by Patrick Zuluaga, PMZ Marketing [Download Article]
Many businesses neglect this very valuable asset - your own in-house database. Why? Most think it is too time-consuming to keep updated or simply fail to realise the potential goldmine from using and maintaining their database.
You may have heard of the marketing phrase “Content is King”, however, you may not have heard that “Database is Queen”! Your database must be viewed as a valuable resource asset. It is a potent source for marketing intelligence and a powerful tool for building relevance while nurturing relationships.
To make the most from your database you must be able to answer these five questions:
- What is your database objective?
- What information is available?
- How can the information be captured?
- How can you use the information?
- What is the best way to segment your database?
Now let us examine each of the above five points.
What is your Database Objective?
The majority of businesses when asked this question will respond that it must be used to generate sales revenue for the business. This is absolutely correct! In most ‘Business to Consumer’ (B2C) situations this can be very significant sales revenue generators for the business. There are other valid objectives, these could be as follows:
Customer retention and building loyalty
- Nurturing prospects into customers
- Engaging and building an active referral network
- Data mining for market research and intelligence gathering and analysis
- and many others...
What information is Available?
Take an inventory of what information is available in your organisation for both prospects and customers. Looking back at your database objective/s determine what additional information will be needed. Consider how you can consolidate all the information from various sources into one online centralised database for your organisation. Keep in mind that depending on the length of time since the information was recorded that it may no longer be up-to-date and would likely have changed. Various statistics indicate that database information may churn at a rate from 20% to 35% per year.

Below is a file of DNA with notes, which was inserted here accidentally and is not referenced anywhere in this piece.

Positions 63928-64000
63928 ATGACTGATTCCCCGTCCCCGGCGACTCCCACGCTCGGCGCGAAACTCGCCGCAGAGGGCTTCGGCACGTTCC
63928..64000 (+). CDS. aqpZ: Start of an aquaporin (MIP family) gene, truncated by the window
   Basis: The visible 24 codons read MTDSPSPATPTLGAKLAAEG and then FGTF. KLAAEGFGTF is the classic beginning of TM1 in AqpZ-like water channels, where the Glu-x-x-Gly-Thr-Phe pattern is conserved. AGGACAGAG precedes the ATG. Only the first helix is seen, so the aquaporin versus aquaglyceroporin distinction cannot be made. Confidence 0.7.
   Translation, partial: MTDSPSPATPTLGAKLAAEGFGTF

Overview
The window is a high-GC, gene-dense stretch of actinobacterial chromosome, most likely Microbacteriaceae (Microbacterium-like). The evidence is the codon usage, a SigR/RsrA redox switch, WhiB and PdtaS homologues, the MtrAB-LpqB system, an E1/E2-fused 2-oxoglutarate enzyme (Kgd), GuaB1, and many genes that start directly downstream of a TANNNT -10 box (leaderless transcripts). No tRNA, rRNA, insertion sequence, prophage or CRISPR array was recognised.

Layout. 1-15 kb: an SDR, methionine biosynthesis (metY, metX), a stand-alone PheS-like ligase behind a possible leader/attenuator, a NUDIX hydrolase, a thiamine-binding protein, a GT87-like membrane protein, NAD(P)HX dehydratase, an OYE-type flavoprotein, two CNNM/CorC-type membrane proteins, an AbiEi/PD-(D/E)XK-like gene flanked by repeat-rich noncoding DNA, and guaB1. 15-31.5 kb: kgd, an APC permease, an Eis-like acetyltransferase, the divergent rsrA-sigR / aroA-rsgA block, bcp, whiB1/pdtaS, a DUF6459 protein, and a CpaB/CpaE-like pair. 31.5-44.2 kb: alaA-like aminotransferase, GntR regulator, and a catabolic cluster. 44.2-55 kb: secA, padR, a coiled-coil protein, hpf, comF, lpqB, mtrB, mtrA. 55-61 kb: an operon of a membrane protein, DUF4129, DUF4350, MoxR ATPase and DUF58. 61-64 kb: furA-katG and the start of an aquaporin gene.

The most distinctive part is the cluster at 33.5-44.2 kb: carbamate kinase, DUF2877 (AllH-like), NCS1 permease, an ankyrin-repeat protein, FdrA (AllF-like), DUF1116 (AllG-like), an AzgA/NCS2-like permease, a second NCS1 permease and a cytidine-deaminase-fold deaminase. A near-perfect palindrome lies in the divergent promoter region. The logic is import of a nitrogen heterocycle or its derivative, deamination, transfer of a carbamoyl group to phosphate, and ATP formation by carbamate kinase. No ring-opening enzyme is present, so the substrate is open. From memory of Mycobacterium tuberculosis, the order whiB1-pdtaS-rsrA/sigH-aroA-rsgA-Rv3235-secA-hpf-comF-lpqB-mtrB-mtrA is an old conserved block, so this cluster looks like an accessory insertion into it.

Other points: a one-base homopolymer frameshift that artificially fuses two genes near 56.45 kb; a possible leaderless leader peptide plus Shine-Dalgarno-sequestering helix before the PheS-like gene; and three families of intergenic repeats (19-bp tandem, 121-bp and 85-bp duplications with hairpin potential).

How can the Information be captured?
This is where an organisation must be smart and committed to implementing an organisation-wide process for collecting and updating the database information on an on-going basis. Database information must be captured at all contact points with your prospects and customers alike. These can occur in online situations like web contacts and emails or from traditional face-to-face contact, phone conversations, networking and postal communications. The use of an online centralised Customer Relationship Management (CRM) system is highly recommended to ensure continuous availability for all users so that updating will be encouraged and enforced. Most comprehensive CRM systems will be able to capture various communications received and sent from contacts in the database.
How can you use the Information?
Your database can and must be used to identify market opportunities for your business. To do so you must segment your database to identify a target audience that you can develop as a potential market for your business. An intimate understanding of this target segment of your database will allow you to create a highly focused marketing message that will be relevant and resonate with the group of your selected prospective customers. To guide you in this effort consider the following five points in defining your database segments:
Right size to be worth the effort
- Actionable information
- Make the segment specific
- Unique, identifiable & different
- Clear link to the focus of your planned message
What is the Best Way to Segment your Database?
You can be as creative as you want with ‘lateral’ (define) thinking in the process. Be guided in how you can achieve better marketing results with a more competitive and compelling offer that your business can deliver for the target segment. In general, there are four commonly used methods to segmenting your database, these are:
Financial: Revenue generated from the customer transactions
- Demographic: Describing customers in terms of their personal characteristics
- Geographic: Describing customers in terms of their physical location
- Psychographic or Behavioural: Describing customers in terms of their preferred activities and actions
Treat your database as your friend, love and nurture your database and it will pay you many times in return!
Every business no matter the size of the database must get a better return from the database and engage marketing programs to monetize the results from your efforts.